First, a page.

In set theory, the natural numbers are defined by means of inductive sets and the successor operation

$S(n+1) = n \cup \{n\}$

As such, we have

$1 = \{0\}$, $2 = \{0, 1\}$, $3 = \{0, 1, 2\}$, etc.

Thus, as the natural numbers $n$ get larger and larger, they get closer to approximating the set $\{0, 1, 2, 3, \ldots\}$, which of course, is $\mathbb{N}$. So while this seems a bit under-handed, since limits are really only defined for functions, it seems true in a sense that $$ \lim_{n \to \infty} n = \mathbb{N} $$

Is there any way in which this is rigorously true? Are there any consequences of this "fact"?

  • 1
    $\begingroup$ It depends on what you consider $\infty$. $\endgroup$
    – Jeel Shah
    Mar 30, 2014 at 4:12
  • $\begingroup$ Instead of limit, we can use union. The union of a chain is a kind of set limit. This kind of idea is useful, it simplifies the theory of ordinals. $\endgroup$ Mar 30, 2014 at 4:13
  • $\begingroup$ @AndréNicolas Union seems too heavy-handed though; a union doesn't really capture the fact that each natural numbers contains all the ones below it. $\endgroup$ Mar 30, 2014 at 4:17
  • $\begingroup$ It is the union of a chain. Such unions have particularly nice structure. $\endgroup$ Mar 30, 2014 at 4:19
  • $\begingroup$ So is $\mathbb{N}$ the smallest infinite limit ordinal $\omega$? (en.wikipedia.org/wiki/Limit_ordinal) $\endgroup$ Mar 30, 2014 at 4:33

2 Answers 2


There are notions of upper and lower limit of a sequence of sets (or of elements of a Boolean algebra), and when these coincide for a particular sequence, they are often called simply the limit. The upper limit of a sequence of sets $A_n$ consists of those elements that are in $A_n$ for infinitely many $n$. The lower limit consists of those that are in $A_n$ for all but finitely many $n$. In this sense, $\mathbb N$ is indeed the limit of the sequence of sets usually used to code the natural numbers (von Neumann's coding scheme, where $n=\{0,1,\dots,n-1\}$).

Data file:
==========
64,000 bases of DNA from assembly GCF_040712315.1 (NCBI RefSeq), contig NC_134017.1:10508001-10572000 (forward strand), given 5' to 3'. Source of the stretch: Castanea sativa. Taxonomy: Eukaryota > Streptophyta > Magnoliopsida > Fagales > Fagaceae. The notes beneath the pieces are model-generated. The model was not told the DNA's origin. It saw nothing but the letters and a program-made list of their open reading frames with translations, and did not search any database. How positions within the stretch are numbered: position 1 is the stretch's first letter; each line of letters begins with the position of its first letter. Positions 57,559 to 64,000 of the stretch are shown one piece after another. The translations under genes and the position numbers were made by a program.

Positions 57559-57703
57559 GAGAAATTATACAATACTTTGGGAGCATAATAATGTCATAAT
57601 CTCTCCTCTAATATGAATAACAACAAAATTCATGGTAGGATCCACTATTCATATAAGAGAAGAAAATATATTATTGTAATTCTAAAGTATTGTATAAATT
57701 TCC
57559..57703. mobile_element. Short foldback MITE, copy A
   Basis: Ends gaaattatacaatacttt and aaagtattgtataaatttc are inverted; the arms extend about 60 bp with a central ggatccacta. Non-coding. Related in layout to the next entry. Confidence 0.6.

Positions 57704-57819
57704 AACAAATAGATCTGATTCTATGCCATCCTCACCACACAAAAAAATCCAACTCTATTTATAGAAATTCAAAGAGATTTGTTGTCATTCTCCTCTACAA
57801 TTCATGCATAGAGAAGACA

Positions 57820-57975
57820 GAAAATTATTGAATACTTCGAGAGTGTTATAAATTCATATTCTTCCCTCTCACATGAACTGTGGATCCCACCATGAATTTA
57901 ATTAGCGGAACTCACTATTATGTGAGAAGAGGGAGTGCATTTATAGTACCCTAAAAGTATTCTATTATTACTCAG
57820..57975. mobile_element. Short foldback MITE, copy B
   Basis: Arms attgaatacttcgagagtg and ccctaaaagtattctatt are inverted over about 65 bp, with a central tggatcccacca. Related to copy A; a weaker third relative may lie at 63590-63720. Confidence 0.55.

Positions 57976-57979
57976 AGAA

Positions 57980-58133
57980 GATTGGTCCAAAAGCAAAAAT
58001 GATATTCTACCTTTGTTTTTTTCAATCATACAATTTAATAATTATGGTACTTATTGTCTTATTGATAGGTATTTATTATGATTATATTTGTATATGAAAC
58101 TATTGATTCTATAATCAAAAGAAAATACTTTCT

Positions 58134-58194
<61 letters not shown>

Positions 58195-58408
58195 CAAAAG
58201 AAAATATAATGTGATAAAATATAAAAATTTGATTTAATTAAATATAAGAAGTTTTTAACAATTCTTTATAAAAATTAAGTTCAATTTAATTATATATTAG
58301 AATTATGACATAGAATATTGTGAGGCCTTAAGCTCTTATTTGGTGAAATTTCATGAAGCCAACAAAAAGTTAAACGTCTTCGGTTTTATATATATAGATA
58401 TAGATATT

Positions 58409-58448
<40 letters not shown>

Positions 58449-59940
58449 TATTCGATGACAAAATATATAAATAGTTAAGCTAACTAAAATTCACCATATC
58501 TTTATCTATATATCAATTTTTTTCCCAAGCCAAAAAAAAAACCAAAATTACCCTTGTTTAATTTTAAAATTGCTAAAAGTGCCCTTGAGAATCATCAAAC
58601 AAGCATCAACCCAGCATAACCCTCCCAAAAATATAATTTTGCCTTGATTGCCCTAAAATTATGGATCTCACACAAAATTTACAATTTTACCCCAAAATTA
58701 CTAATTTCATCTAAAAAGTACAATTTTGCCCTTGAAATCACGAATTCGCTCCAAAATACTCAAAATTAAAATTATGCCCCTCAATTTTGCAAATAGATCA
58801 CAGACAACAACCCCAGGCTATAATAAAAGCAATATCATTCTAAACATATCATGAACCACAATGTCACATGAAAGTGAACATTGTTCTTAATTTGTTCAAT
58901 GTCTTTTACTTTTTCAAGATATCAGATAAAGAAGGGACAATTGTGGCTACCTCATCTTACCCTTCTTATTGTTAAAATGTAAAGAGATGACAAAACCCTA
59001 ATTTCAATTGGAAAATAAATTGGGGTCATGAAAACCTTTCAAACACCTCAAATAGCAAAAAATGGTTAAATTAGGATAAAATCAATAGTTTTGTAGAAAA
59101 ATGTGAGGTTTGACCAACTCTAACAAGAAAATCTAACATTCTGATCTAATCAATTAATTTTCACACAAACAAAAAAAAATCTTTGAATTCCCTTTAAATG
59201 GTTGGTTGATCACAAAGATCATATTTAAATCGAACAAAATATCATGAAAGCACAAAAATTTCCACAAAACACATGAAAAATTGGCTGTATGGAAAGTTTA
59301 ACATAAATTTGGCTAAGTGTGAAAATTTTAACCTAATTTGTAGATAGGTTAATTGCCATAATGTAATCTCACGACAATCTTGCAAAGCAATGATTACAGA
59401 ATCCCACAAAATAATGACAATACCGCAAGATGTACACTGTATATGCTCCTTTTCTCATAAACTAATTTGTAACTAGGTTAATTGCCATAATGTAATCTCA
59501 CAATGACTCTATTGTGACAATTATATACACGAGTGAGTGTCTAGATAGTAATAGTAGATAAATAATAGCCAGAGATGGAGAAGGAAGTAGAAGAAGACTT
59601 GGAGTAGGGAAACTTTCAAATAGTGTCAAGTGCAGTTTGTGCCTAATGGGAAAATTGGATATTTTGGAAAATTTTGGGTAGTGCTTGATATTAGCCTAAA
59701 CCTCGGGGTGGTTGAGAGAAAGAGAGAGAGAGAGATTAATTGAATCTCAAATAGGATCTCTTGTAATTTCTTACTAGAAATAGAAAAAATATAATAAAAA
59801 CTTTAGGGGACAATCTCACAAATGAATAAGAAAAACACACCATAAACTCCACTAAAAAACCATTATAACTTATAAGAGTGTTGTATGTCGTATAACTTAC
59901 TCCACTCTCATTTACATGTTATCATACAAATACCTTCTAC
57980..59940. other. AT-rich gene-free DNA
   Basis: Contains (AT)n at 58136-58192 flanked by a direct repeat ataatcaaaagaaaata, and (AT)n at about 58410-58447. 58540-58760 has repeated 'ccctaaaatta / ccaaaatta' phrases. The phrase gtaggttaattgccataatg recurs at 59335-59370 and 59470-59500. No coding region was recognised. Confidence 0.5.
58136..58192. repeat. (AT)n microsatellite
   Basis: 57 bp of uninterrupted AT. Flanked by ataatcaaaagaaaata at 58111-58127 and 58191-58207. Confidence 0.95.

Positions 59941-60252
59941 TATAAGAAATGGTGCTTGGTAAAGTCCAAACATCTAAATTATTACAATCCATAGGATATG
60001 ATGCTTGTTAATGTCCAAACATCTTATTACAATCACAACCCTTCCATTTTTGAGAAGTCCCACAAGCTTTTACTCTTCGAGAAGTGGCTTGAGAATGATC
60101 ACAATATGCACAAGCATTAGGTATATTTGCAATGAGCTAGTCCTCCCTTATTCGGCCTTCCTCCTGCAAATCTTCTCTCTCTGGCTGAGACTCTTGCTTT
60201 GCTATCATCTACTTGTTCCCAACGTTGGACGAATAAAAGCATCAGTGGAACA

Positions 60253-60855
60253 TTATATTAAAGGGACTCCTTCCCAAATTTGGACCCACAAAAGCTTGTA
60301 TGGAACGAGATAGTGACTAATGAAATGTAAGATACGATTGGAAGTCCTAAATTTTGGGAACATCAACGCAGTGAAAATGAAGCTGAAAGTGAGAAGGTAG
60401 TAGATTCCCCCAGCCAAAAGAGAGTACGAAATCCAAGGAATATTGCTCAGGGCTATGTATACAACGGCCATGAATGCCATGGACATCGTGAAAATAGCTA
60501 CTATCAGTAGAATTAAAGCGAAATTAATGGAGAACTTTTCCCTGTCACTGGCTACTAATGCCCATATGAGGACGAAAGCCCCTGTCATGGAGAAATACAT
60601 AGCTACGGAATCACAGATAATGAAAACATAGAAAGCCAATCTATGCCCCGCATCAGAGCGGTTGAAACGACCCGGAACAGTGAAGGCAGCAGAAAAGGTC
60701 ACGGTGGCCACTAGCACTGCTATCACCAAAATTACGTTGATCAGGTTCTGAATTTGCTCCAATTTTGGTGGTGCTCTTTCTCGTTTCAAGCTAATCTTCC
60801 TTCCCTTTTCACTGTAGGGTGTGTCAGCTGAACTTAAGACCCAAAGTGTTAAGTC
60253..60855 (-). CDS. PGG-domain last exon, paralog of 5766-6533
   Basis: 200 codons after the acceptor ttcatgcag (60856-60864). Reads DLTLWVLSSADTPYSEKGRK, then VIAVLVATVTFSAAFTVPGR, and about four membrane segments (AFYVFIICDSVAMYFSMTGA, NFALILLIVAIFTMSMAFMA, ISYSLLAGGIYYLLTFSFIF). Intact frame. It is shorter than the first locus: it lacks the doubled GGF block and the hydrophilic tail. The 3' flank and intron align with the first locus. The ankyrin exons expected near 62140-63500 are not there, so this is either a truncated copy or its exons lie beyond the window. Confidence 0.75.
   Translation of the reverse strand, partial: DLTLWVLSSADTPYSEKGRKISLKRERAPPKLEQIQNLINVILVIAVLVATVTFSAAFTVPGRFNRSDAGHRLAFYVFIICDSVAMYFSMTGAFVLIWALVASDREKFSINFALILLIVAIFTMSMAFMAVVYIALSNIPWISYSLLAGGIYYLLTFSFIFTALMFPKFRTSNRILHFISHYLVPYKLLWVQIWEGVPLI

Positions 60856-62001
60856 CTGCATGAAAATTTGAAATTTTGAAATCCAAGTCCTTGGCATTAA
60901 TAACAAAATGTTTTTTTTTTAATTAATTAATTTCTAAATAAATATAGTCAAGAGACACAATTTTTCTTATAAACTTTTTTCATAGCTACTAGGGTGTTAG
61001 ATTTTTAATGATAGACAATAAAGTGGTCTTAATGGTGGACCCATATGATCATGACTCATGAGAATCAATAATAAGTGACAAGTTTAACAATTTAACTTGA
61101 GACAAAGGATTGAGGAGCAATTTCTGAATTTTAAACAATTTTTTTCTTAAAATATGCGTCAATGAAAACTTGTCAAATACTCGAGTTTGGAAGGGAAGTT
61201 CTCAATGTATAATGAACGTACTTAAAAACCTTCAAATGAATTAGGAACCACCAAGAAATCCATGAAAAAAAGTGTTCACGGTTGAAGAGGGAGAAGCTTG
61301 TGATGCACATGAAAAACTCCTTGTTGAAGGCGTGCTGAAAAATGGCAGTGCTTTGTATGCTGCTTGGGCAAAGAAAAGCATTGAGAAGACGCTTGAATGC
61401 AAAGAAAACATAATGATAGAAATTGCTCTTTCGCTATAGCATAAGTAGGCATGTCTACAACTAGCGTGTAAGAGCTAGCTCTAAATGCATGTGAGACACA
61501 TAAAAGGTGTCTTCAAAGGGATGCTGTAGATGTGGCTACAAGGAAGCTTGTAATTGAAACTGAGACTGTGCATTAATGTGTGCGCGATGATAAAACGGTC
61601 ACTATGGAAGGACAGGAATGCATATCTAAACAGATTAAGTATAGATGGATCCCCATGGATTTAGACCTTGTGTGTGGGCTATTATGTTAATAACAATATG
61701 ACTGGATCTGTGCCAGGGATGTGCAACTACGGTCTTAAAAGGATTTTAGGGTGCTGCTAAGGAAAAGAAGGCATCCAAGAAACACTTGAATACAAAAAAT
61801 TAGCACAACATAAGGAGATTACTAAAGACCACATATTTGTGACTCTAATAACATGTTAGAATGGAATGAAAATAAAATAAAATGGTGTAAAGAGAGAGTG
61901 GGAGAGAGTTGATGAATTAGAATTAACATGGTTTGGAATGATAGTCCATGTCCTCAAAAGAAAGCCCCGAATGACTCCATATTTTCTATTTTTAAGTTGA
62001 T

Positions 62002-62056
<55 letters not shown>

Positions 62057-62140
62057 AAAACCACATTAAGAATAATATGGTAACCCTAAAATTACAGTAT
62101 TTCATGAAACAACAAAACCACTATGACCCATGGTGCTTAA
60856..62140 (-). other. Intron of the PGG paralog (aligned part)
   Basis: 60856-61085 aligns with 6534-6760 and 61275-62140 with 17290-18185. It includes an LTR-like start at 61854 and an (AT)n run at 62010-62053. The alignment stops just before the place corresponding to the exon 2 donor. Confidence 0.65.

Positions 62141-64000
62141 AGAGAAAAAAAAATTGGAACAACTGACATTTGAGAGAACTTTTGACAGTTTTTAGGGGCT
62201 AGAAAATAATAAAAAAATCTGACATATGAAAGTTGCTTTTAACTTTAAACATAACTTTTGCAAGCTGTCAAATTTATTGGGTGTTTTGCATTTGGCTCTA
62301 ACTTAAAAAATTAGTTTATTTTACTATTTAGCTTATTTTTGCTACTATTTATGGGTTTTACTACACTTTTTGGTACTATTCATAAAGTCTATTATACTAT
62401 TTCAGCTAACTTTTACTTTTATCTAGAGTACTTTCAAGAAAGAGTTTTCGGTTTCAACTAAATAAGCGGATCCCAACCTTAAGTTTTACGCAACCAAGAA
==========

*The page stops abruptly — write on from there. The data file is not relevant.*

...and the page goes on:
It should be emphasized, though, that (1) this set-theoretic notion of "limit" is quite different from the notion with the same name in calculus and (2) this result about $\lim_{n\to\infty}n$ depends strongly on the particular way that one chooses to code natural numbers as sets. For example, with the coding (proposed, I believe, by Zermelo) where $0$ is the empty set and $n+1=\{n\}$, we'd get that $\lim_{n\to\infty}n$ is the empty set.

  • $\begingroup$ Great answer, especially the part about it being specific to the construction (and hence, not all that relevant). $\endgroup$ Apr 3, 2014 at 18:49

One can make sense of assigning a numerical value to the sequence of natural numbers but what one needs is a refinement of the notion of limit rather than the limit itself. Thus, Skolem's construction of a nonstandard model of $\mathbb{N}$ involves working with sequences of natural numbers. Here the equivalence class of the sequence $(1,2,3,\ldots)$ will be an infinite integer. Note that Skolem's construction is indeed completely constructive. In particular, it relies neither on the axiom of choice nor on the existence of ultrafilters, presumably to Asaf's great joy.

  • $\begingroup$ Is seems strange to me to regard the equivalence class of $(1,2,3,\dots)$ in Skolem's model as the "limit" of the finite numbers. The model contains lots of elements strictly above all the finite numbers yet strictly below the equivalence class of $(1,2,3,\dots)$. $\endgroup$ Apr 3, 2014 at 14:43
  • $\begingroup$ I was just describing a way of making sense of the sequence as an infinite number. The OP's question did not emphasize that he is looking for a least ordinal. $\endgroup$ Apr 3, 2014 at 14:50

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